Central Pacific Bank loses $146.3 million
The bank cuts its dividend 60 percent but says Hawaii operations remain solid
On the same day that Central Pacific Financial Corp. announced a new chief executive officer, the state's fourth-largest bank said today exposure to the slumping California residential construction market produced a staggering $146.3 million loss in the second quarter and prompted the board to slash the company's dividend by 60 percent.
The bank said its loss included a noncash goodwill impairment charge of $94.3 million associated with its 2004 buyout of City Bank, which had the initial exposure in California real estate that is now creating problems for Central Pacific. Excluding the charge, which was taken to reflect the diminished value of the City Bank acquisition, Central Bank lost $52 million, or $1.81 a share, in the quarter.
The loss per share including the charge, which had no impact on the bank's cash flows, was $5.10.
A year ago, Central Pacific had net income of $21 million, or 68 cents a share.
Revenue slipped 1.7 percent to $63.3 million last quarter from $64.4 million a year earlier.
Central Pacific announced its earnings just hours before disclosing that it had ended a four-month search for a new CEO by naming non-executive chairman Ronald Migita to replace the retiring Clint Arnoldus.
Arnoldus said reducing the quarterly dividend to 10 cents a share from 25 cents a share was "an extremely difficult decision" but that given the significant challenges facing the entire financial services industry that "a partial dividend reduction is a prudent means of preserving and building capital."
The dividend will be payable on Sept. 19 to shareholders of record as of Aug. 15.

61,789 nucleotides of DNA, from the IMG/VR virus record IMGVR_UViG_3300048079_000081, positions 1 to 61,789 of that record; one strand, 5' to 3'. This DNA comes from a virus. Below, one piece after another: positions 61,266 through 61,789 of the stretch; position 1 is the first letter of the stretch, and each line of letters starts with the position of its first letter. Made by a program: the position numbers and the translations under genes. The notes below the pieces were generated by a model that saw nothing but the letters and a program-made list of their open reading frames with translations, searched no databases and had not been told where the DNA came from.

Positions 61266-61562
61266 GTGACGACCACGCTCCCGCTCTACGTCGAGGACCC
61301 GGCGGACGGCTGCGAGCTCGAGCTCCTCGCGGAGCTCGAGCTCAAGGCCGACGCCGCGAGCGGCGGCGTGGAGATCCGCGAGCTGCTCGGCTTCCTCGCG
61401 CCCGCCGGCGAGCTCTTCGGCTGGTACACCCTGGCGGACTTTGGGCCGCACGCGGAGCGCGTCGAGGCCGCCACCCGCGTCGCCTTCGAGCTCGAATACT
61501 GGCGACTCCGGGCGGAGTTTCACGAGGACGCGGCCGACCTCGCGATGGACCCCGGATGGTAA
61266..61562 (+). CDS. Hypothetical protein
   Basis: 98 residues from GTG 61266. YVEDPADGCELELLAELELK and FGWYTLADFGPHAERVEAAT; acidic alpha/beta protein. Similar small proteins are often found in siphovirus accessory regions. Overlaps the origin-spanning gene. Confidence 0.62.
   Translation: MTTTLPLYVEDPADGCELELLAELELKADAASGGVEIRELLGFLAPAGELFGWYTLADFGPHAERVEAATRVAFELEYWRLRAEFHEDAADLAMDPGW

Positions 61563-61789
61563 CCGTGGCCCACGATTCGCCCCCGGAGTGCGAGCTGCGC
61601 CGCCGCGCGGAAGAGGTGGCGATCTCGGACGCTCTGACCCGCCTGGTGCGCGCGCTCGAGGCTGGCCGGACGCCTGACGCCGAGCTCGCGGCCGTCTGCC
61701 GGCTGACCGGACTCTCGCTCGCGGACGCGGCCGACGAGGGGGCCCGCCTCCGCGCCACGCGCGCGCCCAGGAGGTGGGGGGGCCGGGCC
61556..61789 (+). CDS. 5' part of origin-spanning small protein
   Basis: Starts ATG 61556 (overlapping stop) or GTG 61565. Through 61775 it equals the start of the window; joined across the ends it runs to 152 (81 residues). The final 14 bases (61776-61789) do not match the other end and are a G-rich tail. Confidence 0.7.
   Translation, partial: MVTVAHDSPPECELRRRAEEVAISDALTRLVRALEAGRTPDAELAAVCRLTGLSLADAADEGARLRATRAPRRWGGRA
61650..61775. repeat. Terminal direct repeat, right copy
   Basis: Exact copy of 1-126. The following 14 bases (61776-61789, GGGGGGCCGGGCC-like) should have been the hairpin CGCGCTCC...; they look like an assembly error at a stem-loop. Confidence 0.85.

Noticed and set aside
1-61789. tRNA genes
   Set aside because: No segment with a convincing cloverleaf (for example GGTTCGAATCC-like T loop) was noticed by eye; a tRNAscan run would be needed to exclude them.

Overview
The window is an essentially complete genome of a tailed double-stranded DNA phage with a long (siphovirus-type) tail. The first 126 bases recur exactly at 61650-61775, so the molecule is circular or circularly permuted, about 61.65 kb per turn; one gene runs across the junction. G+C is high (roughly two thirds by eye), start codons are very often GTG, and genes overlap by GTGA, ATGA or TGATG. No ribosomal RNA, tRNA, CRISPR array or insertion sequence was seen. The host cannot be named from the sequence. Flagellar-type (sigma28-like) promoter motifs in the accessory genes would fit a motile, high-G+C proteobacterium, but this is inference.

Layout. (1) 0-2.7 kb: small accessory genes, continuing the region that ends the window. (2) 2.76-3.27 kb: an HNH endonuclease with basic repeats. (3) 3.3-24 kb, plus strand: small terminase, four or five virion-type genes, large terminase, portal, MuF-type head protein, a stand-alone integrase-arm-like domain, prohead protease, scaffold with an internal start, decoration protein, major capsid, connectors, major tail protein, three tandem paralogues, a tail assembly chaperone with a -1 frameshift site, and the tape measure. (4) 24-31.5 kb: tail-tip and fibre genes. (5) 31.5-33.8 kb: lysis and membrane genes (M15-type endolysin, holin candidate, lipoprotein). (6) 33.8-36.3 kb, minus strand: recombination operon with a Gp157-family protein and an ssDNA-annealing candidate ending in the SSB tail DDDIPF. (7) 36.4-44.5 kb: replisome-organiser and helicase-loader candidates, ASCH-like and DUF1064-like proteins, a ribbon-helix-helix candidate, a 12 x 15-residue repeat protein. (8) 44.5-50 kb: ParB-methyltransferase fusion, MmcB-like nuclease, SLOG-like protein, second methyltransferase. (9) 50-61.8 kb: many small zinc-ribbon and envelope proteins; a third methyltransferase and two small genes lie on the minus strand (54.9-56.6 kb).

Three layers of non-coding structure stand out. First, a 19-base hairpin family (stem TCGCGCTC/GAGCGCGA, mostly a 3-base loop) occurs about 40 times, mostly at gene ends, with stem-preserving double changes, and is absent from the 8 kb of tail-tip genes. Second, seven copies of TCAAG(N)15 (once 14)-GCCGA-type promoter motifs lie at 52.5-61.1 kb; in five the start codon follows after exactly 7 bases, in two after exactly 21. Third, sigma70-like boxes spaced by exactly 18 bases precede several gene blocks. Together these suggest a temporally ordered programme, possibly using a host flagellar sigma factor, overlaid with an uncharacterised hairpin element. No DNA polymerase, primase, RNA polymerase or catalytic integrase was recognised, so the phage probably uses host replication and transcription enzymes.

Arnoldus said the bank's Hawaii operations continue to be solid with strong operating fundamentals.
"We remain encouraged by the long-term outlook for our core franchise," he said.
Central Pacific continues to be aggressive in reducing its exposure to California real estate and said today that earlier this month it sold assets from the California residential construction market totaling $44.2 million after writing down those assets to their sale price in the second quarter.
"As we wrote these assets down to the sales price in the second quarter, we will not incur any additional losses related to these assets in the third quarter," Central Pacific Chief Financial Officer Dean Hirata said.
The bulk-loan sale reduced Central Pacific's exposure in the California residential construction market to $102.1 million, down from $143.9 million at the end of the second quarter and $247.8 million at the end of the first quarter.
Central Pacific also took a provision for loan and lease losses of $87.8 million versus just $1 million a year ago. That amount set aside for potential loan losses is more than the combined $83.7 million that the bank put aside in the three previous quarters and brings the bank's loan-loss provision over the last four quarters to $171.5 million.